02 Nov Travels with George
Spend time with the books.
That’s what the owner of Books for Cooks said to me when I began working at the shop. There were 10,000 titles on the shelves; it was daunting. But she’d just smile and say, spend time with them. Touch their spines and pull them out so they’re in line with each other. Make them smooth. Read the titles. Before you know it, you’ll know them; you’ll know where they are in the store. You’ll know what’s inside.
This morning I spent a few minutes with my cookbooks. The sun was streaming through my kitchen window onto the shelves, and I could see how askew they were. I pulled their spines out, lined them up, and tidied the cards that were falling out in between. These cards are favourites that I don’t want to throw away, but are otherwise homeless. Birthday cards. Anniversary cards. Notes from my kids. This way when I crack open a book looking for a recipe, every so often, a memory will fall out.
Tucked between two cookbooks is a skinny grey book my sister and I put together called Travels with George. George was my father’s cousin, but also a mentor to us, an adventurer, a lover of food and wine. The book is a photo book, not a cookbook, but I keep it there anyway. I want those memories to fall out.
In the spring of 2011 George asked us to accompany him on a road trip from his home in London to Tuscany and back. His wife Betsy wasn’t available, and time was of the essence. George had kidney issues. His knee was bad. Driving wouldn’t be an option for long. But for George, there wasn’t any other way. He loved his Michelin Guide, a book designed to steer drivers towards the best restaurants, the best tiny villages, the best vineyards. Would we like to come with him, this one last time? And, could we travel lightly? He needed space in the back for all the wine he’d be buying along the way.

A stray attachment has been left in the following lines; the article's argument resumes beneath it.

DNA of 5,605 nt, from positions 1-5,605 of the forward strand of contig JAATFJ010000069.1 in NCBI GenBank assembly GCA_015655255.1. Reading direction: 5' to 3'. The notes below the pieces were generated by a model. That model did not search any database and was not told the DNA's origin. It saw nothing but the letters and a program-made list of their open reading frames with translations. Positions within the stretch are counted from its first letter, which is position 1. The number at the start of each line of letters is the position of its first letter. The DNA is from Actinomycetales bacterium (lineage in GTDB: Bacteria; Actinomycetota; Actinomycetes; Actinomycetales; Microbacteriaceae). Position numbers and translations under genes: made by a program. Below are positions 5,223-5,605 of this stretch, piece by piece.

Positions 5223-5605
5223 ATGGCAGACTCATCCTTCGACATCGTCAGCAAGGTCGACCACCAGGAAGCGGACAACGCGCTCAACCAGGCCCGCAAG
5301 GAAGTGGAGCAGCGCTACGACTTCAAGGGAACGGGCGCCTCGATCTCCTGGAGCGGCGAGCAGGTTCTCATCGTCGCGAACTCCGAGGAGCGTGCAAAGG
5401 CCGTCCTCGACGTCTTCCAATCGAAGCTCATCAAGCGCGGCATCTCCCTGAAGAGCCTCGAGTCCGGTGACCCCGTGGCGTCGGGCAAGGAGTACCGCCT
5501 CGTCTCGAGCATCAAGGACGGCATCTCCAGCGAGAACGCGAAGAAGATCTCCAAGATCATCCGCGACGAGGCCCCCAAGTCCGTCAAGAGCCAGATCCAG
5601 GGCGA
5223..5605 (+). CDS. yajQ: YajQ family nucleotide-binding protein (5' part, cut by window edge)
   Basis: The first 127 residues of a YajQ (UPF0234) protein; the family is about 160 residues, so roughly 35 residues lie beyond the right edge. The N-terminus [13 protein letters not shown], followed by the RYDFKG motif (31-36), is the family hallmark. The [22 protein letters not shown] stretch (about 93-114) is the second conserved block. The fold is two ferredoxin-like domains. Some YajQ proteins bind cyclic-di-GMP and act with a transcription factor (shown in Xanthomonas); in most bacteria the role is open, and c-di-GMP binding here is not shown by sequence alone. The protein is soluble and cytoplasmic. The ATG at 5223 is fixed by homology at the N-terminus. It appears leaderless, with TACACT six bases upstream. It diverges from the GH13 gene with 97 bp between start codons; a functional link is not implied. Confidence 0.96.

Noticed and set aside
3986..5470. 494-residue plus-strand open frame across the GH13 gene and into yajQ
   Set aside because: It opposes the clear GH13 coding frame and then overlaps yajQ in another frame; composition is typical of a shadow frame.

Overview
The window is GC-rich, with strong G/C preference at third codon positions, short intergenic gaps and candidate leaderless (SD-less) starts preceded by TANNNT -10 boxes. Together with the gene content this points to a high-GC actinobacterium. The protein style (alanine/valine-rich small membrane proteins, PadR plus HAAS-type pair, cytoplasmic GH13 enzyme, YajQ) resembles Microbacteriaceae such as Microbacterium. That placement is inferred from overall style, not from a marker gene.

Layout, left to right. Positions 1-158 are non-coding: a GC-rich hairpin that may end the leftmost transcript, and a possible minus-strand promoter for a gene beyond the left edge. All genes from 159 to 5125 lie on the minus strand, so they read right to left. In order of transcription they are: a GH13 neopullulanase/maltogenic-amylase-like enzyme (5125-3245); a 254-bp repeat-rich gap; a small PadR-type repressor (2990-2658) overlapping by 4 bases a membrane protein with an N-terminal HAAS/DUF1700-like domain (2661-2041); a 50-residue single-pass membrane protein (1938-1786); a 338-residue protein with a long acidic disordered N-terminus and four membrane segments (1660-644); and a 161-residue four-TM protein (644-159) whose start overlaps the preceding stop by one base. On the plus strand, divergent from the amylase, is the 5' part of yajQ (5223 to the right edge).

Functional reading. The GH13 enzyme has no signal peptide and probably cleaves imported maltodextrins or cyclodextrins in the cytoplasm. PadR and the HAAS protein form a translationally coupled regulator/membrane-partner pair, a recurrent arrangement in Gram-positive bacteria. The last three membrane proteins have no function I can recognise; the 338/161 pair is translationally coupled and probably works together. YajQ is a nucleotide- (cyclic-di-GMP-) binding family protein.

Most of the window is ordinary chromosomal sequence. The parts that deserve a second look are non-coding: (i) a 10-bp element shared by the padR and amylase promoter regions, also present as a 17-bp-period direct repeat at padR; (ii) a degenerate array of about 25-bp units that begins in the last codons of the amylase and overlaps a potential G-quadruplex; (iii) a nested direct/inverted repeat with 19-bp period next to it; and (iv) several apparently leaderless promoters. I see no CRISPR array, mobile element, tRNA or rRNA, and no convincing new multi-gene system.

I called the book Travels with George after Graham Green’s novel, Travels with my Aunt, a story about a retired bank manager who decides to travel with his elderly eccentric aunt, her way. They meander through Brighton, Paris, Istanbul and Paraguay. They meet hippies and war criminals. They smoke pot. Greene described it as “the only book I have written just for the fun of it.”
So my sister and I somehow left our little kids and husbands behind and travelled with George, just for the fun of it. We meandered in his aging ‘wagon’ from London to Reims to Beaune to Lecchi to Pistoia to Montecatini Terme to Matougues to London. In between were exceptional meals, delicious wines, gelato, stories about his courtship with Betsy, lots of Frank Sinatra, and visits with his old friends. We even spent a few extra days in Tuscany; what else is one to do when the wagon breaks down? After we were rescued from the side of the autostrata, after Frederico the tow truck operator hauled George’s car onto the flat bed, (with George still behind the wheel, my sister beside him, me in the back seat – an illegal move in North America?) George immediately pulled out his faithful Micheline Guide; we’d need to know where to eat that night, after all.
George died this past weekend. He was on dialysis at the end, his legs shot and kidneys too weak to withstand a knee operation. So here I am, spending time with this book.
Spend time with anything you’d like to get to know.
And say yes to travelling, just for the fun of it.
PS – George insisted we order Campari and Soda the first night we were ‘stranded’ in Montecatini Terme. “It’s the traditional aperetif of Northern Italy, girls.” There we are up above, Campari and soda with a twist of orange rind, George’s pressed shirt and his big, happy smile.